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FDA: Acetaminophen to Carry Black Box Warning

FDA: Acetaminophen to Carry Black Box Warning - BabbleAcetaminophen, a fever and pain reliever that is one of the most widely used medicines in the U.S., can cause rare but serious skin reactions, warns the Food and Drug Administration (FDA). The FDA will now require packaging for all medications containing acetaminophen to carry a “black box warning,” the strongest form of drug warning used, designed to call consumers’ attention to potential risk.

“If you’ve ever had a skin reaction when taking acetaminophen, don’t take the drug again and discuss alternate pain relievers/fever reducers with your health care professional.”

The agency warns consumers that if they’ve ever had a skin reaction when taking acetaminophen, they shouldn’t take the drug again. Instead, they should discuss alternate pain relievers/fever reducers with a health care professional.

The agency continues to consider the benefits of this medication to outweigh the risks.

“FDA’s actions should be viewed within the context of the millions who, over generations, have benefited from acetaminophen,” said Sharon Hertz, M.D., deputy director of FDA’s Division of Anesthesia, Analgesia and Addiction in a statement. “Nonetheless, given the severity of the risk, it is important for patients and health care providers to be aware of it.”

Although rare, possible reactions to acetaminophen include three serious skin diseases whose symptoms can include rash, blisters and, in the worst case, widespread damage to the surface of skin.

What is acetaminophen?
Used for decades by millions of people, acetaminophen is the generic name of a common active ingredient included in numerous prescription and non-prescription medicines. Tylenol is one brand name of the pain reliever sold over the counter, but acetaminophen is also available as a generic under various names. It is also used in combination with other medicines, including opioids for pain and medicines to treat colds, coughs, allergy, headaches and trouble sleeping.

“This new information is not intended to worry consumers or health care professionals, nor is it meant to encourage them to choose other medications,” said Dr. Hertz. “However, it is extremely important that people recognize and react quickly to the initial symptoms of these rare but serious, side effects, which are potentially fatal.”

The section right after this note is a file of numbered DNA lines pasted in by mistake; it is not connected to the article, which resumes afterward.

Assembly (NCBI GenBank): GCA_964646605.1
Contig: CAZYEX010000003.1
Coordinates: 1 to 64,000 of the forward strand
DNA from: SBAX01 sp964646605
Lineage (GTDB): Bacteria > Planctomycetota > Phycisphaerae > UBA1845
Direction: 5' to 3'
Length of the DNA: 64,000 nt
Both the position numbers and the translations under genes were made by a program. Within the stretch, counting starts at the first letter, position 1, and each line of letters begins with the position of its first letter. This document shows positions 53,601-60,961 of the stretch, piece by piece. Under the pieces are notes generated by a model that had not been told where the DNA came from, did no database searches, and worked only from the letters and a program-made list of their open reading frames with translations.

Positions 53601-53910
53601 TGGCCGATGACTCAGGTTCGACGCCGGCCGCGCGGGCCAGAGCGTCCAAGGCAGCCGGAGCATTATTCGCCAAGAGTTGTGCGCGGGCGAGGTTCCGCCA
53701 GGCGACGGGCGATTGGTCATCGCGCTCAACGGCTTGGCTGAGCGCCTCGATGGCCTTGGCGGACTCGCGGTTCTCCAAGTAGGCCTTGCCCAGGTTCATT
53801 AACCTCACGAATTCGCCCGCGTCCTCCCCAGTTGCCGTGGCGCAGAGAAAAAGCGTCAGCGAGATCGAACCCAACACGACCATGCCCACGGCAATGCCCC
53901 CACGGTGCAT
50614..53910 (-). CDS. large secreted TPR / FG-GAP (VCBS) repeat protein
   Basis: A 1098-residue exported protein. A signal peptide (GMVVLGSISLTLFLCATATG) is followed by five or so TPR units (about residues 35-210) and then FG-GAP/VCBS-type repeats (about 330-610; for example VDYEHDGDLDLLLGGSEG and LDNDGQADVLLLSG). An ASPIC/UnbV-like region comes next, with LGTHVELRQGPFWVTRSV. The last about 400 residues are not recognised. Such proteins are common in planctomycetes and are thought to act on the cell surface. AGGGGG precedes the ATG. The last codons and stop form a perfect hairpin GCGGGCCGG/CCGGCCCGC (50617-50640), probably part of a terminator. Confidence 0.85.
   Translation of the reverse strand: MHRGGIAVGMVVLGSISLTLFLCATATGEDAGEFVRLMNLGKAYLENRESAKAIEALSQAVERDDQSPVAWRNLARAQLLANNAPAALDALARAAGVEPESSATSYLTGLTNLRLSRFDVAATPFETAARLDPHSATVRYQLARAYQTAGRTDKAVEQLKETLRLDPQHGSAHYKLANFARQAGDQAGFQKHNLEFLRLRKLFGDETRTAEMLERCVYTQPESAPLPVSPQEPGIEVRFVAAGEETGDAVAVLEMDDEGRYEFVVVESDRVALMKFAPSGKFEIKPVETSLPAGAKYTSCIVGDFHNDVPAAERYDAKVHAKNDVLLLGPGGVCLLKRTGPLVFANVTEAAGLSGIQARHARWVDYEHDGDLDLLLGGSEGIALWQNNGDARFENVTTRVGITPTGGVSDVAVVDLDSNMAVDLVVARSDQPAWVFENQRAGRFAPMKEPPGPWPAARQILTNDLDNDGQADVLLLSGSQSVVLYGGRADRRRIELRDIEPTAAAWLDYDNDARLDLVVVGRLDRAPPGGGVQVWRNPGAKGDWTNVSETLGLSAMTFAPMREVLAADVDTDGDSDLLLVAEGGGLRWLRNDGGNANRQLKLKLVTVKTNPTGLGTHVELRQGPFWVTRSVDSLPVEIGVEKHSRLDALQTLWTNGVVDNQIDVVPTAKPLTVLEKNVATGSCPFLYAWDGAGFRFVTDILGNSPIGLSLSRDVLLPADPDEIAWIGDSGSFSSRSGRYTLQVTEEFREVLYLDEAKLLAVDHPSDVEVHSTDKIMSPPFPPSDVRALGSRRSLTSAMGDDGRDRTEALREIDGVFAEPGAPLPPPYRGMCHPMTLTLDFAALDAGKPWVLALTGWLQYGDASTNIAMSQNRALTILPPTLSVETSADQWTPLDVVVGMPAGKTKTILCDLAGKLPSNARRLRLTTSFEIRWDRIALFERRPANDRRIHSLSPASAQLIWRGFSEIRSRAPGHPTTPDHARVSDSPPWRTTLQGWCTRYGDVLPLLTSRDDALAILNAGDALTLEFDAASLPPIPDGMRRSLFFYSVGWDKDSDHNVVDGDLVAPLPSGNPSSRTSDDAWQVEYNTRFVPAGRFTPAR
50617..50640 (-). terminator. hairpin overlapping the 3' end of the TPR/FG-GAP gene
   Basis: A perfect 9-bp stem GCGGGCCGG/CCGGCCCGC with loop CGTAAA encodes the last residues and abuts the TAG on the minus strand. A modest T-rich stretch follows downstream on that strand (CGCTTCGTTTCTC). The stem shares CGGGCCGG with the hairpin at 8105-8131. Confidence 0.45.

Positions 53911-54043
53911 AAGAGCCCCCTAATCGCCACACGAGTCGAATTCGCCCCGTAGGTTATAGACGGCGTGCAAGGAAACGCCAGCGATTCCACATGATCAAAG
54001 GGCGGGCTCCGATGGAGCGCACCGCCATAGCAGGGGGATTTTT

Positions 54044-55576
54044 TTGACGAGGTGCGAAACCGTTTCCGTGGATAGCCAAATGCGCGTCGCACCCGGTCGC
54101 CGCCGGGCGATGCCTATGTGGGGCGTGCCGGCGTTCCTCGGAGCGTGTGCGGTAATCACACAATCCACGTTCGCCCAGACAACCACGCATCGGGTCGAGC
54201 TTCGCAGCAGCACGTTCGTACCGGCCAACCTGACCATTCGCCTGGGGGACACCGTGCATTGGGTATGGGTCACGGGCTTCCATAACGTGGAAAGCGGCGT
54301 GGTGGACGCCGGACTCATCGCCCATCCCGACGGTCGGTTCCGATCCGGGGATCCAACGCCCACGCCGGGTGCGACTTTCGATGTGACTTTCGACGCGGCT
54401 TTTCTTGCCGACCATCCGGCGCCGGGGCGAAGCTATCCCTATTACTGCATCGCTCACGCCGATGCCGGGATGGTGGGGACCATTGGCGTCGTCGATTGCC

Other drugs used to treat fever and pain, such as nonsteroidal anti-inflammatory drugs including ibuprofen and naproxen, already carry warnings about the risk of serious skin reactions. Advil and Motrin are among the common brand names that include ibuprofen as an active ingredient. Aleve and Midol Extended Relief are among the best-known brand names that include naproxen as an active ingredient.

What exactly are the risks?
The FDA is specifically concerned about three serious skin conditions that can occur without warning, even in people who have previously taken acetaminophen without a problem. There is currently no way of predicting who might be at higher risk.

Stevens-Johnson Syndrome (SJS) and toxic epidermal necrolysis (TEN) are the two most serious skin reactions linked in rare cases to acetaminophen. They usually require hospitalization and can cause death.

Problems usually begin with flu-like symptoms followed by rash, blistering and extensive damage to the surfaces of the skin. Recovery can take weeks or months, and possible complications include scarring, changes in skin pigmentation, blindness and damage to internal organs.

A third skin reaction, acute generalized exanthematous pustulosis (AGEP), usually resolves within two weeks of stopping the medication that caused the problem.

(Photo Credit: iStockphoto)

Read more from Joslyn on Babble and at her blog, stark. raving. mad. mommy. You can also follow Joslyn on FacebookTwitter, and Pinterest.

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